The House of Lords is having a few weeks in the limelight over its role scrutinising the bill to leave the European Union and the start of a new TV programme about what it does.
The BBC behind the scenes look at the “larger than life characters who populate the Lords” will be very popular, as was the Commons series back in 2015.
Already, controversy abounds over allegations some Lords do nothing but pick up their £300 daily allowance, with one story telling of a peer keeping the taxi running outside while they signed in to get the cash.
I don’t know whether this is true or not but my experience of peers, like Baroness Tanni Grey-Thompson (pictured), the former Paralympian, or Baroness Howe, whom I worked with to give better protection to children and young people from porn web sites, is they are hard-working and committed to their role and they do much to amend and improve legislation from the Commons.
Of course, it’s all a little bit old fashioned. The Lord Speaker, for example, sits on a woolsack and wears dress more appropriate to the 19th century than the 21st but that is how our democracy and constitution has developed over centuries and, although it may look a little odd these days, it does work.
So the glare of publicity will shed some light on what the Lords do and, as I have mentioned, it is important work. It is full of very experienced men and women from areas like science, academia, and the armed forces who care about our country and offer much expertise into how legislation should work. But there must be limits to what an unelected chamber can do when it is dealing with laws proposed to an elected chamber and, over the years, the role and power of the Lords has been refined and diminished to reflect that reality.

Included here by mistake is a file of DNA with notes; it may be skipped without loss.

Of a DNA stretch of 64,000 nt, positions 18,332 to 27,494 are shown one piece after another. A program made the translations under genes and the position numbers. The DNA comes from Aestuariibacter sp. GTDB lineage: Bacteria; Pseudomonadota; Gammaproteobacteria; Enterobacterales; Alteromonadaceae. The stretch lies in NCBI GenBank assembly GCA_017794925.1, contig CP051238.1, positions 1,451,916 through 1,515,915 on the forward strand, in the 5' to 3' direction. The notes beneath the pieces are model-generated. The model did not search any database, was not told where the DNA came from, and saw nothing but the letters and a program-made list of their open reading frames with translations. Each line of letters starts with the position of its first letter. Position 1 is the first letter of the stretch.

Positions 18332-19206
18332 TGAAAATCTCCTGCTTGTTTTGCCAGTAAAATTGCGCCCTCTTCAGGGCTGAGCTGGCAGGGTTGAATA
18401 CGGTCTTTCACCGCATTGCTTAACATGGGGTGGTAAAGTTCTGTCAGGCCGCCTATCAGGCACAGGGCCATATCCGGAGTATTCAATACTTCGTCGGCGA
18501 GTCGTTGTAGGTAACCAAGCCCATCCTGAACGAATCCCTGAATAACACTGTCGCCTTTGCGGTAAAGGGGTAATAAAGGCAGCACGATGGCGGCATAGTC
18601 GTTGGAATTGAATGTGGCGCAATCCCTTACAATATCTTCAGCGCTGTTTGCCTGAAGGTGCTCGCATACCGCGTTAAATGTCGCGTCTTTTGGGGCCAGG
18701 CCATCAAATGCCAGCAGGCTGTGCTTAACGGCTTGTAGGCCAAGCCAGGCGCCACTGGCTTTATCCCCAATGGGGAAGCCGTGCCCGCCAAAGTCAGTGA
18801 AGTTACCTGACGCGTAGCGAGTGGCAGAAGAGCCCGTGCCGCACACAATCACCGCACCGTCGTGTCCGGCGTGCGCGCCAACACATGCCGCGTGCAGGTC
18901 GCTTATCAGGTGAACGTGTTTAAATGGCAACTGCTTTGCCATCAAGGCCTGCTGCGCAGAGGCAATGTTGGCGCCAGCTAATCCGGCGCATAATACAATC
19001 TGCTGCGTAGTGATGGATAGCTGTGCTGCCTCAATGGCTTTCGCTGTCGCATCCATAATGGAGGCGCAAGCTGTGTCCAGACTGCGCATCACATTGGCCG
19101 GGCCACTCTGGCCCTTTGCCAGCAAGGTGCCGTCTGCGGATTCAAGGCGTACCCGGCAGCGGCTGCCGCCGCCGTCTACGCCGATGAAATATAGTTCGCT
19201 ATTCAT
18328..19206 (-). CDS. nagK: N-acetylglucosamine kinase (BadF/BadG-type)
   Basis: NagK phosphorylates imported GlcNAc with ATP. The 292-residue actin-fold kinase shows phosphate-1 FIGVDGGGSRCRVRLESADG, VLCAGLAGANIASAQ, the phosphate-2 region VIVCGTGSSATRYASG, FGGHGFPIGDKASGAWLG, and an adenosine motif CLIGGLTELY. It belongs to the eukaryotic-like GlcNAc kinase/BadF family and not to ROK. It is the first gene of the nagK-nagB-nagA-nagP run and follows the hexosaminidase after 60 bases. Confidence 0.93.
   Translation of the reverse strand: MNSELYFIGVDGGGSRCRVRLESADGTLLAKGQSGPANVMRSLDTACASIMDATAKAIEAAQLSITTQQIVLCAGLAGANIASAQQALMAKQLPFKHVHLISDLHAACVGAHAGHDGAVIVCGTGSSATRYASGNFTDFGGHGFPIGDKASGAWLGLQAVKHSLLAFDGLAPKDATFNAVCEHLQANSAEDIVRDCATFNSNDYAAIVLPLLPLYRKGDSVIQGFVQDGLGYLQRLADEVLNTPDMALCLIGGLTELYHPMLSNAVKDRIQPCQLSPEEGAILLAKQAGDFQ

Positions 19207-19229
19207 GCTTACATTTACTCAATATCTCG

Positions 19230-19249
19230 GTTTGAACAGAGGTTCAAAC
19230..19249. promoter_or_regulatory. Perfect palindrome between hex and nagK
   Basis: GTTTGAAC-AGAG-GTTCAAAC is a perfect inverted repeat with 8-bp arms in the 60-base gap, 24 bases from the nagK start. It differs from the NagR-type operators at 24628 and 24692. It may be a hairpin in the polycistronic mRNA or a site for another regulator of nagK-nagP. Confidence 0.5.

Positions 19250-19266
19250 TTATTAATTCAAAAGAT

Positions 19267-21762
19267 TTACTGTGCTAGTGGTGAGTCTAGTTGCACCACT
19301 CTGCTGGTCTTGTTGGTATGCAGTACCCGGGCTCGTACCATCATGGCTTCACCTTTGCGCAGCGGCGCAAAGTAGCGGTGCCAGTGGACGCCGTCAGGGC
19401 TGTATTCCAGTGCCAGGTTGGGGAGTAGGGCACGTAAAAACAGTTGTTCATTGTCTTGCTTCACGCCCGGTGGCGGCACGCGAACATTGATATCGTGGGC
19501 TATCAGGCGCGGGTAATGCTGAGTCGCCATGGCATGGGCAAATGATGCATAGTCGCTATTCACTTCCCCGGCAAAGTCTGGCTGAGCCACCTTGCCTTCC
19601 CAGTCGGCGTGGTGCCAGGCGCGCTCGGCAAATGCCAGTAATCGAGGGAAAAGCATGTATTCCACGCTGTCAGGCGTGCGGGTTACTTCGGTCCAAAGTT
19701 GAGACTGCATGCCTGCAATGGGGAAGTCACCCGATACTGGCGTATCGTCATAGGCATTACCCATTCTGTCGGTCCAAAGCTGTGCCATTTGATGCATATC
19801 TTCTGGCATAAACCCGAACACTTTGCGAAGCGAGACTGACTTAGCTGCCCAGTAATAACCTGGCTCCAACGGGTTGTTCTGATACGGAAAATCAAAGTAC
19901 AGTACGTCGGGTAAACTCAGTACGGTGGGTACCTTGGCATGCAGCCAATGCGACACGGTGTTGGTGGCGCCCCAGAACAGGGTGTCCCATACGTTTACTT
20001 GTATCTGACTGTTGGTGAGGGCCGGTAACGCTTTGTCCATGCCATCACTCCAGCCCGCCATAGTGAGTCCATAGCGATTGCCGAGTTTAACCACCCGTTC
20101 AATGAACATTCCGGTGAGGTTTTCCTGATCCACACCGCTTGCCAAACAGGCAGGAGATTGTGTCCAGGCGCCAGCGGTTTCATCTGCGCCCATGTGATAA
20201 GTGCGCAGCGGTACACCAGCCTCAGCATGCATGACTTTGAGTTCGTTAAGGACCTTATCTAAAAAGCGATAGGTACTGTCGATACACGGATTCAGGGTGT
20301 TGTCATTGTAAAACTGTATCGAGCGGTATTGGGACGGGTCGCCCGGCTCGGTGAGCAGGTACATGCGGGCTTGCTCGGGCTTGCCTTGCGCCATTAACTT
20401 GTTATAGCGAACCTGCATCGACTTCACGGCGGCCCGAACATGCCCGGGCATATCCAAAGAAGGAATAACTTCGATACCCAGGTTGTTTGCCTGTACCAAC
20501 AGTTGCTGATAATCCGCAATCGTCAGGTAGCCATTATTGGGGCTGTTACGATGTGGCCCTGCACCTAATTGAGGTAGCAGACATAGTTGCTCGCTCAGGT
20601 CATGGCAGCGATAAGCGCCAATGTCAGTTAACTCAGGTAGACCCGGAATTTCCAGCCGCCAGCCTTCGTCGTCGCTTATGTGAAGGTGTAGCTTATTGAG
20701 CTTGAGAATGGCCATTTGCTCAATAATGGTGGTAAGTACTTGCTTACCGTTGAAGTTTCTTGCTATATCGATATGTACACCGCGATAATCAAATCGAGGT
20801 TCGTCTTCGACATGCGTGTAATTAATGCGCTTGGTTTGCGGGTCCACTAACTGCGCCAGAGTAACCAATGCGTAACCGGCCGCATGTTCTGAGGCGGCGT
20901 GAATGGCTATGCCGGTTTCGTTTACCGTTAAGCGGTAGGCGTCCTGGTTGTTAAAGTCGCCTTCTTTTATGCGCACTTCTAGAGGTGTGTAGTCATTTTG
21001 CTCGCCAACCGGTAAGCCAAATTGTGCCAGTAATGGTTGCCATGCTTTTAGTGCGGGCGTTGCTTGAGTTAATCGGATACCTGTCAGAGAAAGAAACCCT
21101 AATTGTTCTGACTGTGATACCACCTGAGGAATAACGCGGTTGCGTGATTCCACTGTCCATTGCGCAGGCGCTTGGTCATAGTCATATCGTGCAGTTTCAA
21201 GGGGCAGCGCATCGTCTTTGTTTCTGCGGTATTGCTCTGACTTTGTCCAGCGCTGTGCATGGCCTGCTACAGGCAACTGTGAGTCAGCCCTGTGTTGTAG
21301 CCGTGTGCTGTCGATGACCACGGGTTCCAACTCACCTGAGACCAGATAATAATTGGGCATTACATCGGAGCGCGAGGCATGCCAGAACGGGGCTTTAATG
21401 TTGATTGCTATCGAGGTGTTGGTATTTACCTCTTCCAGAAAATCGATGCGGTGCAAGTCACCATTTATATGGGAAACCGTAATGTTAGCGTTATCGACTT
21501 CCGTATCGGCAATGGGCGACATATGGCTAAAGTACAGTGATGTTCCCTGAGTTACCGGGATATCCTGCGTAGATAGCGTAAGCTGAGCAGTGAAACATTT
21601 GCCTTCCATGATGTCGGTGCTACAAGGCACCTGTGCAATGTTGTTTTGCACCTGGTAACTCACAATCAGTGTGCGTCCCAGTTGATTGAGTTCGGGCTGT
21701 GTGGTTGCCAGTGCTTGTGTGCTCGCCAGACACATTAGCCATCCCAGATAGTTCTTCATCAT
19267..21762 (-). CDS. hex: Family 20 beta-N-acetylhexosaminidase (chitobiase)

The Article 50 Brexit trigger bill, which passed with a massive majority in the Commons last month, is a case in point. Talk of ‘plots to thwart’ the result of the referendum and derail the process by Lib Dem peers has reignited, in some quarters, the cry of reform. It’s my belief the Lords will do little if anything to frustrate the bill because it knows its power is second to that of the Commons. It has a valuable role to play, but it cannot intervene and it will not cause a constitutional crisis and further calls for reform.
And does it need reform? Well, there is a saying that if it isn’t broke, don’t fix it, but I’m not so sure. There are presently 760 peers eligible to sit in the Lords, which is far too many in my view. It’s an improvement these are now mainly life peers, who are appointed, rather than hereditary peers who got there through an accident of birth, but it needs to be leaner.
But I’m not sure it should be elected either because such a mandate would confuse those finely evolved limits to the Lords that make it such a great amending chamber but not a rival to the supremacy of the Commons.